Syrian Mom Grows Vegetable Garden to Feed Her Children
More than 10 million people in Syria need food assistance
“I was trained very well on agriculture. I learned how to prepare compost from home components.”
July 2018 — Even as Syria’s civil war grinds into its seventh year, Fatima* is learning to grow vegetables and discovering that, like hope, vegetables spring eternal.
“Besides fulfilling our [own] needs, sometimes I give vegetables to our neighbors,” said Fatima, a mother of five, a school teacher — and now a budding gardener — in Al Hasakah governorate in northeast Syria.
Fatima and her husband both have jobs. But even with two incomes, they can barely feed their children. Unfortunately, this is not uncommon in Syria. The homegrown vegetables have helped Fatima lower her family’s food costs and save money for other needed items.
Fatima’s family is one of 300 in Al Hasakah who are learning the art of homestead vegetable gardening, with support from USAID’s Office of Food for Peace. With just a little help, Fatima and her neighbors have demonstrated that vegetables really can help make ends meet.
More than 10 million Syrians currently need food assistance to get by. The war has crippled the economy, destroyed local infrastructure and damaged the agricultural sector. More than 6 million Syrians have fled the country entirely, seeking safety in Jordan, Lebanon, Turkey and beyond.
Of those who have stayed, no one feels the food shortages more than families with small children like Fatima’s. Parents skip meals to ensure their children get enough to eat.
In Al Hasakah, nearly half the population depends on agriculture as a source of income. But the war has limited access to seeds and planting supplies, and scarcity has driven up prices. Food is just too expensive for most Syrians, with families spending an astonishing 80 percent of their income just to eat.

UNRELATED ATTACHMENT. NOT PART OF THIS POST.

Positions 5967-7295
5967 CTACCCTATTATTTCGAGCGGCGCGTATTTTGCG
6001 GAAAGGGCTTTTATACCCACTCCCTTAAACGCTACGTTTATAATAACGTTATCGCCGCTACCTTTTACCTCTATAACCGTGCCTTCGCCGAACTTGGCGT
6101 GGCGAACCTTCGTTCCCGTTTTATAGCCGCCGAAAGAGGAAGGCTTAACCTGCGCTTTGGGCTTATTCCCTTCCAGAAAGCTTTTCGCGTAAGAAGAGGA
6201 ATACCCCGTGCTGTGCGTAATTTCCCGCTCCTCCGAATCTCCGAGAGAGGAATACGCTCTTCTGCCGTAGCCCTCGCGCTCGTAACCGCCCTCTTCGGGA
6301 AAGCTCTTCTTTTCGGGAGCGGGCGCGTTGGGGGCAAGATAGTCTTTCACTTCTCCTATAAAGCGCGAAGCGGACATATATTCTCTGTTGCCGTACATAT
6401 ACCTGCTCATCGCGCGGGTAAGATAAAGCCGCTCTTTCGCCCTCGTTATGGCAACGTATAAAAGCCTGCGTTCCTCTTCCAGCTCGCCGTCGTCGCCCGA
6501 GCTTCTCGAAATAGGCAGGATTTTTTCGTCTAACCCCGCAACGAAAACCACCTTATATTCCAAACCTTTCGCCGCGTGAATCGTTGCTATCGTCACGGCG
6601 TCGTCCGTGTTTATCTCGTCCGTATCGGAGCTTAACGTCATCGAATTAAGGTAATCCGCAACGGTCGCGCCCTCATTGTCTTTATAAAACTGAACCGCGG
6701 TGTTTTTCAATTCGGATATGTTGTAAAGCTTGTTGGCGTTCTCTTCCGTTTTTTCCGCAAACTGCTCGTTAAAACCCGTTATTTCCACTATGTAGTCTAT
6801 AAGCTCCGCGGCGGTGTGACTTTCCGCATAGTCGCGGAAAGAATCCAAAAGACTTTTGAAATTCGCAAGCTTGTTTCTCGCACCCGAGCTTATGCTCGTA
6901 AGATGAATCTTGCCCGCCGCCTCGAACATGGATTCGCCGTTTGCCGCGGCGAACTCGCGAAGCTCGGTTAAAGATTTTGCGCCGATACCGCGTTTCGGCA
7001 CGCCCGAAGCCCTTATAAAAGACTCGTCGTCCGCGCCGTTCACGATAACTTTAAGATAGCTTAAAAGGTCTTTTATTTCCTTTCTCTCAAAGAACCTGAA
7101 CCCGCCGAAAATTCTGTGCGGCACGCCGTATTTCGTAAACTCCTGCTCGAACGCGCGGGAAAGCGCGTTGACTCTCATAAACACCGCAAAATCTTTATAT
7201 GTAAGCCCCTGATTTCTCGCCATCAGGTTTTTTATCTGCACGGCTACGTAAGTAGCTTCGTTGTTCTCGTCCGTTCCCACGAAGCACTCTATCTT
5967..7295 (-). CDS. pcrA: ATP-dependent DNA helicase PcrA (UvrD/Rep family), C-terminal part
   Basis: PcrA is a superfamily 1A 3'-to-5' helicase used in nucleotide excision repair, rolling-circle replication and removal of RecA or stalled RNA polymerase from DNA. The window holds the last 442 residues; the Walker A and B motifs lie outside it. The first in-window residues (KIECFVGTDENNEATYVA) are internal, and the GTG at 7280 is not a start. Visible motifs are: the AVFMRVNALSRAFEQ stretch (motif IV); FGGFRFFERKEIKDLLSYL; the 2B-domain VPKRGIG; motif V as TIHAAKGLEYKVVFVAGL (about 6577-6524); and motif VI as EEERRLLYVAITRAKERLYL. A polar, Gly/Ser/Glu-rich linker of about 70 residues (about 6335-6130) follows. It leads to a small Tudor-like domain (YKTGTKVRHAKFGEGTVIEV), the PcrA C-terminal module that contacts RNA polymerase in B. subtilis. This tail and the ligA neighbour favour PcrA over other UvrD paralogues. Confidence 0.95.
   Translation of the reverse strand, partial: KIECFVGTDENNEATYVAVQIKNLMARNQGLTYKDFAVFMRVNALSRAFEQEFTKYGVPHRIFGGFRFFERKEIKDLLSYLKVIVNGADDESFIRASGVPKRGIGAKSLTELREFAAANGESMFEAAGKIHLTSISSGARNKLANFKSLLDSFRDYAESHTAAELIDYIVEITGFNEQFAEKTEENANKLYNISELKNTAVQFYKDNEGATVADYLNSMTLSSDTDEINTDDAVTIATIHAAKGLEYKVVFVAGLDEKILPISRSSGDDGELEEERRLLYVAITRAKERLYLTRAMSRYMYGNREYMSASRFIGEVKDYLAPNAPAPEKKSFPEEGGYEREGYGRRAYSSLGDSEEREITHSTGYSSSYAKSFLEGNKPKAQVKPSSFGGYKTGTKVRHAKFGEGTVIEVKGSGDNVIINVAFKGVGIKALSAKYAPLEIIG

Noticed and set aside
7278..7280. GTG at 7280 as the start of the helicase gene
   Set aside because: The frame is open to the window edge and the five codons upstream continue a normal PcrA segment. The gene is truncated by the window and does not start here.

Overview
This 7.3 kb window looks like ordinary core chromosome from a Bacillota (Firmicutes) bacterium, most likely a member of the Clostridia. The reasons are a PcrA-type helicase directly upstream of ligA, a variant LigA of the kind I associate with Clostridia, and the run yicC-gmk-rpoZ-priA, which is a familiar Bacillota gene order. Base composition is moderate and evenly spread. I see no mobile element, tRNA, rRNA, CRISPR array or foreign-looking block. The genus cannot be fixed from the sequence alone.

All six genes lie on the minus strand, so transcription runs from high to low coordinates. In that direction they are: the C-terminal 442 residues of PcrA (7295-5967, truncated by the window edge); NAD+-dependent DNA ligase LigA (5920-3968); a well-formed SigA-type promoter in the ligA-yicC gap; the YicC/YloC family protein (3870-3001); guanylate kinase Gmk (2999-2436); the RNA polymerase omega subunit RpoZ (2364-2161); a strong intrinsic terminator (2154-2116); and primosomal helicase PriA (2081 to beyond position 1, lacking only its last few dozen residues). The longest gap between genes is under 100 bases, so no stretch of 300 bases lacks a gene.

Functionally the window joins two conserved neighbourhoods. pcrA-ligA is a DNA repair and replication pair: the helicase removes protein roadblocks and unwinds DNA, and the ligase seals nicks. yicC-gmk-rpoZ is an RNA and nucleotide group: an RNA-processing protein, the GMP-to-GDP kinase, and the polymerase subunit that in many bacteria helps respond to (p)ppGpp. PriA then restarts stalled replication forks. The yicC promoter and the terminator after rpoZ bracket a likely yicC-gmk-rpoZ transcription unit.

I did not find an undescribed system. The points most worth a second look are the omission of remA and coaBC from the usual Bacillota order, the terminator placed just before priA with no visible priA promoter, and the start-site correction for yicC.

Two years ago, USAID and an NGO partner started a program in Al Hasakah to teach 300 families homestead vegetable production. The program provided vital training in modern cultivation methods and rainwater harvesting. Participants received gardening supplies, including farming tools and seeds, which many had lost in the conflict.
After Fatima completed the training and started growing vegetables, she produced a successful harvest, including a variety of winter vegetables, like eggplant.
“The vegetable seeds we received from the organization were great. I was trained very well on agriculture. I learned how to prepare compost from home components,” she said.
Today, in the midst of civil war, Fatima is growing nutritious food for her children and sharing the bounty with neighbors.
Since 2012, USAID has been a global leader in food assistance for Syrians, delivering more than $2.7 billion in food to vulnerable populations, both in Syria and in neighboring countries hosting Syrian refugees.
*Name changed to protect identity.